Five Things to Know, Dec. 5, 2022
(KCNA photo)

Five Things to Know, Dec. 5, 2022

1.   North Korea fired around 130 artillery shells into the sea off its east and west coasts on Monday, the South Korean military said, in Pyongyang's latest provocation near the inter-Korean maritime boundary. Seoul's Joint Chiefs of Staff said it detected the artillery rounds starting at 2:59 p.m. from multiple rocket launchers in Kumgang County in Kangwon Province and Jangsan Cape in South Hwanghae Province. The shells landed within maritime buffer zones north of the Northern Limit Line, the de facto sea border, the JCS said.

2.   Ukraine said Russia had launched a new round of missile attacks on Monday as the West tried to limit Moscow's ability to finance its invasion by imposing a price cap on Russian seaborne oil. Air alerts sounded across Ukraine and officials urged civilians to take shelter from what they said was the latest in waves of Russian missile strikes since its Feb. 24 invasion.

3.   Explosions rocked two air bases in Russia on Monday, Russian media reported. One of the explosions reportedly happened at a base that houses nuclear-capable strategic bombers that have been involved in launching strikes against Ukraine. Neither Ukrainian nor Russian authorities immediately commented on the possible cause of the blasts.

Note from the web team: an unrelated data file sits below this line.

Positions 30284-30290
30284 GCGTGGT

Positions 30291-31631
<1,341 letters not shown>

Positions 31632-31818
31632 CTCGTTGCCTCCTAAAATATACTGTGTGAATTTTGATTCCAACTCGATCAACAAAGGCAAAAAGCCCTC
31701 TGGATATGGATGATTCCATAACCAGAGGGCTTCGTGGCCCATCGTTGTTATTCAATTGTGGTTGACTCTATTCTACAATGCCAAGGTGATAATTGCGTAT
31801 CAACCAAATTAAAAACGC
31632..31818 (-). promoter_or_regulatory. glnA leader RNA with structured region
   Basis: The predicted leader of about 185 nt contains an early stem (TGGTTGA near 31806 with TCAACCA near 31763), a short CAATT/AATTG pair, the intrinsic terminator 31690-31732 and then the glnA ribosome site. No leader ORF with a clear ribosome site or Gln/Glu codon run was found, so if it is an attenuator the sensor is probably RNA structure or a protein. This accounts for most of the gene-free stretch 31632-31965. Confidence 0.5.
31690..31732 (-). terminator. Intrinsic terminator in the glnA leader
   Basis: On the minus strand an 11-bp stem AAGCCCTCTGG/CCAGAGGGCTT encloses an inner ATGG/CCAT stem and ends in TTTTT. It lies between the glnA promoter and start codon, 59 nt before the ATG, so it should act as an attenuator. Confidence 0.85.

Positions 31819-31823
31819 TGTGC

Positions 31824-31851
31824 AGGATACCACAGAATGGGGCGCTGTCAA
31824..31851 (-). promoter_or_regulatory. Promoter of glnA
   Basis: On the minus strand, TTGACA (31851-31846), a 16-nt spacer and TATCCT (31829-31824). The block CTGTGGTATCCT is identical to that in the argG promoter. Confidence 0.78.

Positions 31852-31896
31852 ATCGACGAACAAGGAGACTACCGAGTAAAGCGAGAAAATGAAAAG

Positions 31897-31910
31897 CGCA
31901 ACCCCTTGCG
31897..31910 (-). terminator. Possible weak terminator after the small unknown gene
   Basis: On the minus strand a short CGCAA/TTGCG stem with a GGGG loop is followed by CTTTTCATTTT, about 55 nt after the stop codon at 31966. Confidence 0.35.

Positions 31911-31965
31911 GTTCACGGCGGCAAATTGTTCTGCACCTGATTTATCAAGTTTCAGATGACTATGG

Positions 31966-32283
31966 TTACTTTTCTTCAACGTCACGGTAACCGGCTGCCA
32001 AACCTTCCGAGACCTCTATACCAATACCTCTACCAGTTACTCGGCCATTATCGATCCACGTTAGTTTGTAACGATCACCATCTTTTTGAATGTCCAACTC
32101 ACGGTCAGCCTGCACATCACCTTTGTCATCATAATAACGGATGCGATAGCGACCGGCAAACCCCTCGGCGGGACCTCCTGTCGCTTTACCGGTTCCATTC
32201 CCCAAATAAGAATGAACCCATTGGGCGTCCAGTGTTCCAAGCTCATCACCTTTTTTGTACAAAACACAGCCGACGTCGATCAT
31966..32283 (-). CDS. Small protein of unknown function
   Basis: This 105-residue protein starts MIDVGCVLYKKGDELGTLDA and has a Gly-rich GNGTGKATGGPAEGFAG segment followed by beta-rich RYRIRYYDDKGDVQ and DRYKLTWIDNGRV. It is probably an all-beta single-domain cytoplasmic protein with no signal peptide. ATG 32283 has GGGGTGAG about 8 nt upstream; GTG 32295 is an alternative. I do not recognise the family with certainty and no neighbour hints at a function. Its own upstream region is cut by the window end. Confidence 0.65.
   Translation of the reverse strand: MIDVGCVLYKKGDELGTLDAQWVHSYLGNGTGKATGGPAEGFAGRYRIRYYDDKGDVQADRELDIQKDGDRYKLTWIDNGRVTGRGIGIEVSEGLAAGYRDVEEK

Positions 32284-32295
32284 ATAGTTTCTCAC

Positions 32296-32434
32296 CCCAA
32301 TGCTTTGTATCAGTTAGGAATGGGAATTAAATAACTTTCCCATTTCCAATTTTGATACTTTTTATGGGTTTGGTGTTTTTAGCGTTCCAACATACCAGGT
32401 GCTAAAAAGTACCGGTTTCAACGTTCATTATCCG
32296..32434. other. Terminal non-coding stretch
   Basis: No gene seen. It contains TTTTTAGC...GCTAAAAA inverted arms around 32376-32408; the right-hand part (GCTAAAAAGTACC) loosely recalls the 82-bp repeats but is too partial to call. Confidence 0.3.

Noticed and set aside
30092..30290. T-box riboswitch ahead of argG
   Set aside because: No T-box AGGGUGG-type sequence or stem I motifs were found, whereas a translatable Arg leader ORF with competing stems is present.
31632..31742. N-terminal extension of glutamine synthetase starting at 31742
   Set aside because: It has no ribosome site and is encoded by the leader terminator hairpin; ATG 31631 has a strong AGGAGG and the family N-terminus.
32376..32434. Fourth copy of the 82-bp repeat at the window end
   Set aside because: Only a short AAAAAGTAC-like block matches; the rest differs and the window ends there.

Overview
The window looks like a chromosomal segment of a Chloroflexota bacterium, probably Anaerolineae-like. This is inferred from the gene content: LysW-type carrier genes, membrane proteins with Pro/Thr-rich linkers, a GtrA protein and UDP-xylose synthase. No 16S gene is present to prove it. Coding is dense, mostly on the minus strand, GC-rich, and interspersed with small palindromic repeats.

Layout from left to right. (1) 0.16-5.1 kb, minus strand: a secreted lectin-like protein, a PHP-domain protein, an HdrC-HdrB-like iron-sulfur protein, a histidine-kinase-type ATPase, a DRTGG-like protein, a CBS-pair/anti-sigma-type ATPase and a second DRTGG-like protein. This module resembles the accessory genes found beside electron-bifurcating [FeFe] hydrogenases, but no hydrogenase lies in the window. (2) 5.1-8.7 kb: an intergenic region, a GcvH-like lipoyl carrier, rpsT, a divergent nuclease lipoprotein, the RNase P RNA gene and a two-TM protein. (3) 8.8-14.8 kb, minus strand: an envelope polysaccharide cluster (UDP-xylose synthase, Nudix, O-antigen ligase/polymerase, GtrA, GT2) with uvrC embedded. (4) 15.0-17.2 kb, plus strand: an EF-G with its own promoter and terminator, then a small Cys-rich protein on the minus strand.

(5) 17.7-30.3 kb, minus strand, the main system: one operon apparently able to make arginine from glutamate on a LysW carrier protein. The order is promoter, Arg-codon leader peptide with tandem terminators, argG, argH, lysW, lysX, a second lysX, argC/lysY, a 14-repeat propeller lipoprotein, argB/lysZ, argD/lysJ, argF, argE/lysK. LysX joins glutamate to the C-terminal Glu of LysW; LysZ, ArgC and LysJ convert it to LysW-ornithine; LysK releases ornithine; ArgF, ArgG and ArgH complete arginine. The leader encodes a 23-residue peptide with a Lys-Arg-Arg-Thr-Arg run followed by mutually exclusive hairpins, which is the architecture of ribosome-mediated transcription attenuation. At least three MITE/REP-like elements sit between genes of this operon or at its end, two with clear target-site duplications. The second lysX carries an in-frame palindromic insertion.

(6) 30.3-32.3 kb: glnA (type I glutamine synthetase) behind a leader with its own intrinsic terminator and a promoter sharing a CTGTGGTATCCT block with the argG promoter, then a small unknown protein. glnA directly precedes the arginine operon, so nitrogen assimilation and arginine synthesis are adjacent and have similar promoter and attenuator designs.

4.   The Defense Department’s longest-running humanitarian aid mission swung into high gear again Monday after two years of a slimmed down, COVID-19 pandemic version. Representatives from six nations gathered for a “push off” ceremony for the 71st annual Operation Christmas Drop, a weeklong mission to air drop essential supplies to far flung and isolated islands of the Federated States of Micronesia and Republic of Palau.

5.   The U.S. is at a pivotal point with China and will need military strength to ensure that American values, not Beijing's, set global norms in the 21st century, Defense Secretary Lloyd Austin said Saturday. Austin's speech at the Reagan National Defense Forum capped a week in which the Pentagon was squarely focused on China's rise and what that might mean for America's position in the world.